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Tried to google, but can't make sense of Amps to Farads.

I want to have an arduino board remain powered on for around 10 minutes after power is lost. The function is in a car circuit where the power will only be available when the ignition is on, and once lost, the arduino should have around 5 - 10 minutes to switch off.

I thought of doing it with a relay driving it from the arduino to get it to turn itself off, but thought a capacitor would be a better idea.

The arduino board and it's regulator seem to suck down around 100mA with the 12V hooked up (the reason I'm not connecting the battery side to it!) - so the capacitor solution should give me a good few minutes power and stop any waste of battery power!

But - how do I pick a capacitor up to the task?
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There is a formula for capacitors some what like Ohms law:-
Q = VC
Where Q is the charge in coulombs, V is the voltage in volts and C is the capacitance in Farads.

One amp is a charge of 1 coulomb flowing past a point in 1 second.

So to find C you need to rearrange it to say:-
C = Q/V
For 100mA over two minutes you get:-
0.1 * 60 * 2 = 12 and at 12 V you get 12 / 12 = 1
So the total energy stored in the capacitor is equal to a 1 Farad capacitor. In fact that is the total energy and you can't run anything once the voltage drops below 7V so that actually reduces the time.

Now you can get super caps at this sort of value but the current density of these are limited, that is you are limited to the charge / discharge currents you can actually get.

Conclusion:- I would forget about capacitors and have a small rechargeable battery in the circuit.
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Unfortunately the discharge characteristics of a capacitor are nonlinear so simple linear equations such as ohm's law do not apply.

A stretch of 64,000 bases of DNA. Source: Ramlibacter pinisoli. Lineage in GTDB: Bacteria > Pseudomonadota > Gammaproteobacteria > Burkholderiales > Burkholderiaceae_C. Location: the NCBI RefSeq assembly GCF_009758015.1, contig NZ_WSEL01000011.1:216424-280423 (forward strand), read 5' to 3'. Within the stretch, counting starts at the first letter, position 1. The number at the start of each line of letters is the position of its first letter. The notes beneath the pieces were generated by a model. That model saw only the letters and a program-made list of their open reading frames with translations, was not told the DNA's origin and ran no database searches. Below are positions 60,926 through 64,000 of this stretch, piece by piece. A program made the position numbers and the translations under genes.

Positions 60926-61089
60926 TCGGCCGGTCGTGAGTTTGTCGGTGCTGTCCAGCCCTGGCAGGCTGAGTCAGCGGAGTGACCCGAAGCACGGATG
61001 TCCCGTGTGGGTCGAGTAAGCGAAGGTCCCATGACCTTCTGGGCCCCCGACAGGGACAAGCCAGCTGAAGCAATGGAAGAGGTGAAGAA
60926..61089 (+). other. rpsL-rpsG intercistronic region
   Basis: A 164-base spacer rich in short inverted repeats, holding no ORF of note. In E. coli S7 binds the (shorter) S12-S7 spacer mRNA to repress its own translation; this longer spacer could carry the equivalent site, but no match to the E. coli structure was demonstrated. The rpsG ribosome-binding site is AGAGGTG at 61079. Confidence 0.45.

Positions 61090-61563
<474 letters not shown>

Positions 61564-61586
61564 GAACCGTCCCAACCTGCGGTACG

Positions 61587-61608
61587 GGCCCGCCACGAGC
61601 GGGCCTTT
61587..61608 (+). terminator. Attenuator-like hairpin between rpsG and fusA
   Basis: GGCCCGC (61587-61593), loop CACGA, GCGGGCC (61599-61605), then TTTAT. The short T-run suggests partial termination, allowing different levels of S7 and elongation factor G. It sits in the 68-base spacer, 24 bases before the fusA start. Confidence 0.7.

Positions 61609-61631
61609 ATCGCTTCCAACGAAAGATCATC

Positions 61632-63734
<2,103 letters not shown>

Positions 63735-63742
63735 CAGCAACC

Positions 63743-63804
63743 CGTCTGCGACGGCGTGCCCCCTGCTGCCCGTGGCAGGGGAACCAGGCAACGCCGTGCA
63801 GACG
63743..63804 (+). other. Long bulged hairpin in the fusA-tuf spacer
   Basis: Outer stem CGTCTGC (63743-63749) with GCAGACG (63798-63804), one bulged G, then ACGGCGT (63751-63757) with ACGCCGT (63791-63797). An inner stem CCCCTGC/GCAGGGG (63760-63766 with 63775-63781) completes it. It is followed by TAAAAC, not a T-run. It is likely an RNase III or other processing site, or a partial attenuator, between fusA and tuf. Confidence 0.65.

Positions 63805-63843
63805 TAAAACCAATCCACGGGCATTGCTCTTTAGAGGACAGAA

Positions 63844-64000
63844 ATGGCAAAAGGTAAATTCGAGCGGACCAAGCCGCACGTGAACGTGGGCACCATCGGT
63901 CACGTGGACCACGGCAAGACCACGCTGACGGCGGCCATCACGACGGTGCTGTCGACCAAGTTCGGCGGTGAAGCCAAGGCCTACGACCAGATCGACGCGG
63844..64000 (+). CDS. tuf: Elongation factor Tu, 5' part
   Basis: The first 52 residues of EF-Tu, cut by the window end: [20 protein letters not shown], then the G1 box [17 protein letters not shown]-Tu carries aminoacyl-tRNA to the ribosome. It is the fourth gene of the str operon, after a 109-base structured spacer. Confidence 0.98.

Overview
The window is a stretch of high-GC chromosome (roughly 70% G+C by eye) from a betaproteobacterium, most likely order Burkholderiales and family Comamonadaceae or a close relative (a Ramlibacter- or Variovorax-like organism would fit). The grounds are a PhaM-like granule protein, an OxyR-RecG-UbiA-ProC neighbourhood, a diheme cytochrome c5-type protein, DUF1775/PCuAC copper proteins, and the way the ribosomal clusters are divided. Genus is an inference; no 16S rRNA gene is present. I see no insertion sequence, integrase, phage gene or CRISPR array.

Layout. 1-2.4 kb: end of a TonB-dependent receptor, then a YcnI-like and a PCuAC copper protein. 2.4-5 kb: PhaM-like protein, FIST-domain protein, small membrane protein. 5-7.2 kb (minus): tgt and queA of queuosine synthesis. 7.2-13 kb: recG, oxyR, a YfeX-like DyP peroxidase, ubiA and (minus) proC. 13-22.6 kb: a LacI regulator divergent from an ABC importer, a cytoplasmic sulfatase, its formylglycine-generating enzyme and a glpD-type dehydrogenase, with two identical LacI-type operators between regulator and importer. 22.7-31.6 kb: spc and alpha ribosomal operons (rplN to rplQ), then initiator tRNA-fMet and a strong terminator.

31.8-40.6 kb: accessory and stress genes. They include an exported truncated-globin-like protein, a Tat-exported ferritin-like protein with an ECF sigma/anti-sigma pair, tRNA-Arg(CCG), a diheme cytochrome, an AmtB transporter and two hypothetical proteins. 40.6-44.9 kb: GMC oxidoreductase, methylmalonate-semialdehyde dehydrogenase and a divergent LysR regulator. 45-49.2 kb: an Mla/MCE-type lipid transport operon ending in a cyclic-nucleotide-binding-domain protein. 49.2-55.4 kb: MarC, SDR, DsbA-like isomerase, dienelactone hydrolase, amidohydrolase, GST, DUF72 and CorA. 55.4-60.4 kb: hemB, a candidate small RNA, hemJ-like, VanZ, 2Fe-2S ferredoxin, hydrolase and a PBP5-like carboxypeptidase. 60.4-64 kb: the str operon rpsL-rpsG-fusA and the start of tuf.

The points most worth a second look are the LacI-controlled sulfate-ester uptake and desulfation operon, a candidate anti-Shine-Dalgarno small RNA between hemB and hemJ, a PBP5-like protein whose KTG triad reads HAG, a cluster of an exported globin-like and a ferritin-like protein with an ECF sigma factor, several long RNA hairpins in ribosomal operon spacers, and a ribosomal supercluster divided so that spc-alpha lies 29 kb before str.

See http://hyperphysics.phy-astr.gsu.edu/hbase/electric/capdis.html for a reasonable explanation of the maths.

As Mike rightly says, the simplest solution would be to use a set of rechargeable cells to act as a back-up power source.  The car and cells are ORed through isolation diodes to power the arduino, such that whichever presents the higher voltage supplies the power.  When the ignition if ON, the car supplies the power, when the ignition is OFF the cells provide the power.
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so simple linear equations such as ohm's law do not apply.
Well it depends on how you look at it.
In the example above I just did the simple calculation of how much energy is needed to be stored in a capacitor. But as I said you can't squeeze it all out. So to get a better idea you have a residual energy at say 7V when it stops working, and the actual energy you get from a fully charged capacitor at 12V. So the available energy is simply the difference between the two. You can use this to see how long you can keep supplying 100mA before the voltage drops to below working. There is no need in this case to evoke exponential decay of the voltage because that is not what you are interested in. The trick is remembering that coulombs are measured in amps per second:-
http://en.wikipedia.org/wiki/Coulomb
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Ahhh - what if I have a 5V (3xAA) battery setup on the 5V side, and also have the 12V to the VIN pin ?